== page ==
Monday, November 11, 2013

Disney Wine and Dine Half Marathon race recap - Part 1

I have a LOT to share about my Disney Wine and Dine Half Marathon experience. Therefore, I am going to break up my recap into a couple of more-manageable posts. (In case you missed it, here is my post about the race expo.) Today I'll talk about my history leading up to the race, some of the race-day logistics, and the starting village.

My history leading up to this race
When I first heard about the Disney Wine and Dine Half Marathon during its inaugural year in 2010, I immediately added it to my "must do someday" list. I love Disney, travel, food, and running; and this race covers all four! How could I not get excited about an event like this?

After a few years, the opportunity finally came up to attend this year. However, in the months leading up to the race, I actually kind of lost track of the personal magnitude of this event for me. I signed up for so many other races this year, started a new career that required a lot of focus, and have been doing more and more non-running workouts. I did an obligatory 11-mile training run two weeks prior to this weekend; otherwise, this weekend really snuck up on me. Therefore, I didn't spend too much time thinking about how to handle some of this race's unique challenges. Namely...

Race Day Timing and Considerations
The Wine and Dine Half began at 10:00 PM, with the later corrals starting as late as approximately 10:40 PM. (Note that I said PM, not AM.) Then, the post-race party took place at Epcot and took place from 10:00 PM to 4:00 AM. Basically, the race's festivities took place during the exact opposite of what you would expect from an AM/PM perspective.

Post-race party admission was included for all runners, and spectators that wanted to attend the party had to purchase a separate ticket. Spectators were allowed admission into Epcot starting at 10:00 PM with free parking.

Going into the race, I was concerned about the late-night event timing. I wouldn't call myself an early-bird, but I am definitely one who turns into a pumpkin/zombie by the time midnight rolls around.

Pumpkin zombies (aka what I look like when I don't get to bed at a reasonable hour)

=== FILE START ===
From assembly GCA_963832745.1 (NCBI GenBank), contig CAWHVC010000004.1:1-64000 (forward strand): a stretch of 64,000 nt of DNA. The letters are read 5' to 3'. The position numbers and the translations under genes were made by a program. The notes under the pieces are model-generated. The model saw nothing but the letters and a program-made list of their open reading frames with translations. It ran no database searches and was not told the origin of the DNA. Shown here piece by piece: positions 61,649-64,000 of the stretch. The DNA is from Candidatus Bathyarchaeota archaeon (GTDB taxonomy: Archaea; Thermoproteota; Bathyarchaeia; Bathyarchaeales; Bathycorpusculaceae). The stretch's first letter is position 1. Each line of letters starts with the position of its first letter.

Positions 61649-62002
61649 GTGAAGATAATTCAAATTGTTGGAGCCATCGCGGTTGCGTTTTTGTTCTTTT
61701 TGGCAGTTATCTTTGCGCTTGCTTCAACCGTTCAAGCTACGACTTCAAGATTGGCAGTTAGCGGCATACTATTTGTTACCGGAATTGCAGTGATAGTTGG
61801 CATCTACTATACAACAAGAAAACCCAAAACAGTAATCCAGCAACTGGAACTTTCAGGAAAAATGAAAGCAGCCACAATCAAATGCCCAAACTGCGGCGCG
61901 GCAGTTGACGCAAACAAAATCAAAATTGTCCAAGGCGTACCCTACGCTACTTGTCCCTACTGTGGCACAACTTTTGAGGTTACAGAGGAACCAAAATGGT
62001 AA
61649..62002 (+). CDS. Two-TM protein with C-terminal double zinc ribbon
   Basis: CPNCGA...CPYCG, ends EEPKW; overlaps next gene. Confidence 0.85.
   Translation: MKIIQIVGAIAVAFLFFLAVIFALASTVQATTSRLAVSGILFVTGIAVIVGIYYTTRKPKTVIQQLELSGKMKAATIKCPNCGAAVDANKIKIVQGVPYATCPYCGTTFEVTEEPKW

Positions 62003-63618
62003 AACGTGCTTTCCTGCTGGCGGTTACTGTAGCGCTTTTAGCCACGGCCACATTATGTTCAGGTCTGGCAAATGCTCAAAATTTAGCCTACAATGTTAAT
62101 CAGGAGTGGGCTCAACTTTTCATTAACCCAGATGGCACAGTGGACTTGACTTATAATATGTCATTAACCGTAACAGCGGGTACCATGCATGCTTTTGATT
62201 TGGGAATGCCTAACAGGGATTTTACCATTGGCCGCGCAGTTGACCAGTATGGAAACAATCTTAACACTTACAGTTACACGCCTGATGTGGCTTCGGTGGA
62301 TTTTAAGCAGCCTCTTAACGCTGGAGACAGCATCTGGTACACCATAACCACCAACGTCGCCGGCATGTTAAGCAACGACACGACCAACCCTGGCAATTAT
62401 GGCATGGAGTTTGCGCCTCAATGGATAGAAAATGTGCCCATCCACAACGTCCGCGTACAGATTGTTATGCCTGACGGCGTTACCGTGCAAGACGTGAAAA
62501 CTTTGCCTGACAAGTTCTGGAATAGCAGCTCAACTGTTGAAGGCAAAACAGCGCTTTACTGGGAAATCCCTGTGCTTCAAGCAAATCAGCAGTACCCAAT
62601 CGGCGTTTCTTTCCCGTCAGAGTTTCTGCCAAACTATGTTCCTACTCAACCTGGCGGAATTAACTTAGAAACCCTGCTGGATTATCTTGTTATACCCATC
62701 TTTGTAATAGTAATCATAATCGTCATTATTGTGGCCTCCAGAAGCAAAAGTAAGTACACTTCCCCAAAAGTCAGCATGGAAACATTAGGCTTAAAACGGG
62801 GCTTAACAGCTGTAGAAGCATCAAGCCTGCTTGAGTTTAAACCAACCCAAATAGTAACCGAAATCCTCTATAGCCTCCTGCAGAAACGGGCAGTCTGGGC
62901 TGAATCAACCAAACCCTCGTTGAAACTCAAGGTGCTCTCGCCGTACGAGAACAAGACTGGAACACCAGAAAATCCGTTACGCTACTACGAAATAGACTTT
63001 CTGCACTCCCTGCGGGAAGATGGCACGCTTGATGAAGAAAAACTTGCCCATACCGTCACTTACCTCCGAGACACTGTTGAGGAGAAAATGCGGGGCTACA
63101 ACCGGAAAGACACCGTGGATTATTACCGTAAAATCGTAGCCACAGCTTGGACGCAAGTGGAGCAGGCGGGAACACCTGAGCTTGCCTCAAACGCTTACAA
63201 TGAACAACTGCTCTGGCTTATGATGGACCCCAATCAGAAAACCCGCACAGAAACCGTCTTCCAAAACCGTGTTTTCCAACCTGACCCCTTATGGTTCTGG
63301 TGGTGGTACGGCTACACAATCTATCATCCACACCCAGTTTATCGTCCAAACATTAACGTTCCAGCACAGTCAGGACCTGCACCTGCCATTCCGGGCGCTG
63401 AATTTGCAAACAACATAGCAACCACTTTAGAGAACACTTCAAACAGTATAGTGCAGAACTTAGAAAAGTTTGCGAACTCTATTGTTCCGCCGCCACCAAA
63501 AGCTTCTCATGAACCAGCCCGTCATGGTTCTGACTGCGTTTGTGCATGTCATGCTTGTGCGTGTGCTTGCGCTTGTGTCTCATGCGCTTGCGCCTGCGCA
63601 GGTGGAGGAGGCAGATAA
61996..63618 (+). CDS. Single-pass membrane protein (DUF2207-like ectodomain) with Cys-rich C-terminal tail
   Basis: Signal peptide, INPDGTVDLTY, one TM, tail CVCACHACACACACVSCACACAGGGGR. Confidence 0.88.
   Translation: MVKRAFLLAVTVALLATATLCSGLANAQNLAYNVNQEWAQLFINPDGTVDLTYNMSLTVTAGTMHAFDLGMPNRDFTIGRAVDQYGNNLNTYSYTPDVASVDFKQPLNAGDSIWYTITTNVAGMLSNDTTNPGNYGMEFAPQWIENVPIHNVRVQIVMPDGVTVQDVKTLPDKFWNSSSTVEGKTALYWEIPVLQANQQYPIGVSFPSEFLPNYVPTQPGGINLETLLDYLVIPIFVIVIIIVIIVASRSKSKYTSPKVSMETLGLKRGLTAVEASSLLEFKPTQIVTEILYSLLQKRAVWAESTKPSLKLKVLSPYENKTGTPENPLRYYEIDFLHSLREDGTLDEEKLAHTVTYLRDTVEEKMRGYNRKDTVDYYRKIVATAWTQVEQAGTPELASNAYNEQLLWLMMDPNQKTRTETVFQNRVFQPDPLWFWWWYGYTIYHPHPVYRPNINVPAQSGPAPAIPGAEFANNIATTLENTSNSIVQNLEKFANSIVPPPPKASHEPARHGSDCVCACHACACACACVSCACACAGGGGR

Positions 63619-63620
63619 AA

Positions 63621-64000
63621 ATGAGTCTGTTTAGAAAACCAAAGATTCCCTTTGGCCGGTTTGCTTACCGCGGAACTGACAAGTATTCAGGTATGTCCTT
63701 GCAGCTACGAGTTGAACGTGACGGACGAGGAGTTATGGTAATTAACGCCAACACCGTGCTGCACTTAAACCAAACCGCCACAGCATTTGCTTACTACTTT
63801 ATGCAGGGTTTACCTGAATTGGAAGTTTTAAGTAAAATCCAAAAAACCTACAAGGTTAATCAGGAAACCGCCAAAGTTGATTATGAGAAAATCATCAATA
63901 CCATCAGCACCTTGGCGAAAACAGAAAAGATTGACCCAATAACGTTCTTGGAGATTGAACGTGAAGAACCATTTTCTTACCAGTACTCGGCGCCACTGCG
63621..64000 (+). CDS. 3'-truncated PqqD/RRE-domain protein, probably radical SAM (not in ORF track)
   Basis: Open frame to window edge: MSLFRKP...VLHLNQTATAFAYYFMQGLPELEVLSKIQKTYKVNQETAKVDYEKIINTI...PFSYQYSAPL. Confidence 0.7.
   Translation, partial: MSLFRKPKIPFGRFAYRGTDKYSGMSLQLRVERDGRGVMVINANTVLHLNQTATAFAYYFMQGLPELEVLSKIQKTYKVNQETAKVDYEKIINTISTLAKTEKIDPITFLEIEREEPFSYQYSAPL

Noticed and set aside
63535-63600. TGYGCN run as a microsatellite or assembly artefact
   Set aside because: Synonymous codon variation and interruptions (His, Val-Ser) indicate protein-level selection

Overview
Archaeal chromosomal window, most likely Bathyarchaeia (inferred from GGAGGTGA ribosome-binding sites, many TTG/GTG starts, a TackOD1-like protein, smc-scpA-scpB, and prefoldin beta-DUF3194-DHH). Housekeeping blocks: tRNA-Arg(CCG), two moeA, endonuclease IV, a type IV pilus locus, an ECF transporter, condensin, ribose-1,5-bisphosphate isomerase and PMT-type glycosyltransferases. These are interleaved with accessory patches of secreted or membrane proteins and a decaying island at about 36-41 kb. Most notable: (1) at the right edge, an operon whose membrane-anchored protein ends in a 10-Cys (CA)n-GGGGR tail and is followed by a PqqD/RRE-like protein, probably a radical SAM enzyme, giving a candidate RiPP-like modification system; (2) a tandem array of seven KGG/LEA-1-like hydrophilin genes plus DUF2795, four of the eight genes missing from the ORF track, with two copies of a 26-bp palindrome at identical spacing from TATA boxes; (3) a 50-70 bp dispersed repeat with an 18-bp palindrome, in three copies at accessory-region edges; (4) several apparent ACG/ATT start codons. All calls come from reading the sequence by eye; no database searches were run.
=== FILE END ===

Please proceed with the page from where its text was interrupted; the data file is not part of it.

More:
I was in a corral which would be kicking off at 10:12 PM, so I knew that I would be finishing the race somewhere around 12:45 AM. YIKES! I had been assured that adrenaline and the excitement of the race would keep me going, but I was still nervous.

Having to wait the entire day to run the race didn't help calm my nerves. I am very used to running early-morning half marathons. For every half marathon I've ever done, basically I just got up at some ungodly hour, threw on my running clothes, ate breakfast, and headed out the door before I even had time to think too much about anything. Most of the race-day prep is done the night or the days before the race.

Comparatively, for this race, I had literally ALL DAY to think about the race. I spent the entire day wondering if I was fueling/hydrating properly, hoping that I wasn't on my feet too much, considering what activity might be enough/too much, worrying about whether or not I had trained adequately, analyzing every injury-related twinge of discomfort that I felt. I went to take a nap around 3:30 PM, but my mind was racing so much that I had trouble falling asleep. It was pretty nerve-wracking.

The race guide advised us to eat around 6 PM, and to have a snack approximately an hour before our starting time. I was hungry by 5:30 so I stuffed myself with some pasta. Then I wondered if that half hour would make a difference, so for good measure I ate some more pasta at about 6:15. I packed a granola bar and a Clif Bar sample for my pre-race snack.

All runners had to get dropped off at Epcot, where we were to board shuttle buses to the race's starting line at the ESPN Wide World of Sports complex. The shuttle buses began running at 7 PM and we were asked to be on the buses no later than 8 PM. At the race expo, I had been instructed to get dropped off for the race shuttles closer to 6 PM because of potentially long lines. However, since I wasn't going to be starting until 10:12, I made the executive decision to arrive closer to 7:20. Enroute, I was as nervous as I had ever been to run a half marathon.

The line to get onto the shuttle buses was indeed long and this picture doesn't even begin to do it justice:

Thankfully the line moved quickly and I was on a bus in less than 10 minutes. I sat next to a very nice woman who was running Wine and Dine for the fourth time in a row. She shared stories of how amazing and fun the race was, and that helped calm me down a little bit.

Starting Village
Once the buses dropped us off at ESPN, I went through security bag check and then entered the start village. It was filled with runners in costumes, spectators, people stretched out on the grass, Disney cast members, race officials, photographers.

I waited in the long line for the portapotties, then checked my gear bag. Afterwards, I still had almost two hours before I was scheduled to begin the race. I wasn't sure how I was going to fill the time.

I wandered around for a bit. There were several Disney characters available for photos, but the lines to do so were very, very long.

Runners in line waiting to take pictures with the Disney characters

A giant TV screen was set up in one area broadcasting a deejay who was rocking out a big dance party (unfortunately I didn't get a picture). In an effort to preserve my energy, I opted not to join the masses of dancing runners. Instead, I got some water and found the entrance to my corral.

The corrals weren't open yet, so I found a spot on some asphalt to sit down. Unfortunately I didn't bring a blanket, and some gravel ended up sticking to my legs where I had applied BodyGlide. I brushed the gravel off, worrying that I had also brushed off the BodyGlide and might end up with some chafage before all was said and done.